At the HR Tech Conference, one of the more interesting technology developments I remember seeing was an example of a deeper integration between an employee self-service type of portal and the company's HR-shared-service-center knowledge base and help-desk functionality. The idea here is that if employees were viewing their payslips or benefits enrollments and needed more information or had a question about the information they were viewing, they could, with one click, launch a "help" ticket or process to indicate to HR they needed assistance. HR practitioners would not only see that the request was made, they would automatically have all the needed context from the page or subset of information the employee was viewing...

    Read the rest of the HR Exec column here 

    Good stuff, right? Humor me...

    If you liked the piece you can sign up over at HRE to get the Inside HR Tech Column emailed to you each month. There is no cost to subscribe, in fact, I may even come over and rake your leaves car or clean out your gutters or even help you pass out the candy on Halloween. 

    Have a great weekend!


    PODCAST - #HRHappyHour 264 - Future Trends in Talent and Talent Acquisition Technology

    HR Happy Hour 264 - Future Trends in Talent and Talent Acquisition Technology

    Hosts: Steve BoeseTrish McFarlane

    Guest: Kevin Wheeler, Founder, Future of Talent Institute

    Listen to the show HERE

    This week on the show, we welcome consultant, speaker, and thought leader Kevin Wheeler to the HR Happy Hour Show to talk about some of the big trends in talent and talent technology, and how it is so important for HR and talent leaders and professionals to keep dialed in to these trends to better prepare themselves and their organizations to successfully navigate the future.

    You can listen to the show on the show page HERE, or by using the widget player below (Email and RSS subscribers click through)

    Kevin shared some of his recent work and research on how large companies are dealing with the increased technology capabilities and the transfer to digital business models, and the continued emergence of the contingent or 'gig' economy. We also talked about the importance of images and imagery in corporate communication, and how technology and organizations should be re-assessing and re-committing themselves to more visual forms of communication. Think of it as applying what Instagram does but inside and for the enterprise.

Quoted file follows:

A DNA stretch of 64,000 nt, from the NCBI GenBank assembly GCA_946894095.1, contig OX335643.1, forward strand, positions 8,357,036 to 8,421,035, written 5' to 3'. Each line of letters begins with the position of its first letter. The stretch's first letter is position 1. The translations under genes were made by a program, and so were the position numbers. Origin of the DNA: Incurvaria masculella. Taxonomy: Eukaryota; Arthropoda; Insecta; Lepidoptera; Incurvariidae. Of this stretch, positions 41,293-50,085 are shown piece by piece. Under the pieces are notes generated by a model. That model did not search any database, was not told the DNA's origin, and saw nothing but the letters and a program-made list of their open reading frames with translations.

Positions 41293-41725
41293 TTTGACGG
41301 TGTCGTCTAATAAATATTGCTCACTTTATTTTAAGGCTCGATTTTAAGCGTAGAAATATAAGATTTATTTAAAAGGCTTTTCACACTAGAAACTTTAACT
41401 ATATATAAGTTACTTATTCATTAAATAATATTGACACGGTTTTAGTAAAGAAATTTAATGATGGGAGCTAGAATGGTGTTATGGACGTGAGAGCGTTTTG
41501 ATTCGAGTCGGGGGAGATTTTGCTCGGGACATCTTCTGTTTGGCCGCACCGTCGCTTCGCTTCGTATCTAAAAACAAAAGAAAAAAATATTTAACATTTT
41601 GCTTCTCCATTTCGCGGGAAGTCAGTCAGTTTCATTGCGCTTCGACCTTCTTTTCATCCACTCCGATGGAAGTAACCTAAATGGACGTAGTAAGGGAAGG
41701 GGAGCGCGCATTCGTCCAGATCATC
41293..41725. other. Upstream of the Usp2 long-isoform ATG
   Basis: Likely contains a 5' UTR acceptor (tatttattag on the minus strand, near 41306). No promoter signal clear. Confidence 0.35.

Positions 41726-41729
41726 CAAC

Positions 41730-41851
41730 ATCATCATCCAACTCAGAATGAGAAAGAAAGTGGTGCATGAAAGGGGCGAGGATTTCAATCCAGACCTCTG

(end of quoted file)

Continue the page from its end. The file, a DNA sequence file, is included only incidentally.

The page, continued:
Kevin also previewed his upcoming keynote at the Talent Acquisition Technology Conference, November 15-16 in Austin, Texas. Kevin will be talking about the ‘The Promise and Peril of Predictive Analytics’ at the event, and we talked about just a few of the key challenges and considerations for HR and talent leaders who are considering adopting predictive technologies in talent acquisition.

    We also spent some time talking about Amazon - quite possible the most interesting large company in the world.

    This was a fun and informative show, we hope you like it!

    Remember: subscribe to the HR Happy Hour on iTunes, Stitcher Radio, or your favorite podcast app.


    The Carnival of HR and the Old Days of HR Blogging

    I started blogging in about 2007, right about the time I started teaching a course in HR Technology at the Rochester Institute of Technology in Rochester, New York.

    For some reason in my HR Tech class I thought it would be a good idea to make sure the students knew about blogging - how to set up a blog, how to update a blog, how to write on a blog, etc. And in what turned out to be indicative of a few other things I covered in that class, I realized I needed to sort out how to do those things myself before I could teach them to the students.

    And so the first iteration of this blog was launched in 2007.

    Sometime later that year I ran through the same exercise with Twitter. I thought it important to talk about and demonstrate this new thing called Twitter in class, so I had to learn how to use it myself. So in late 2007, my initial Twitter handle, @Sbjet was born. I remember being VERY excited when I crossed 100 followers. That was big time in 2008.

    And something else was big time, at least to me, back in the early days of my HR and HR Tech blogging - the monthly Carnival of HR.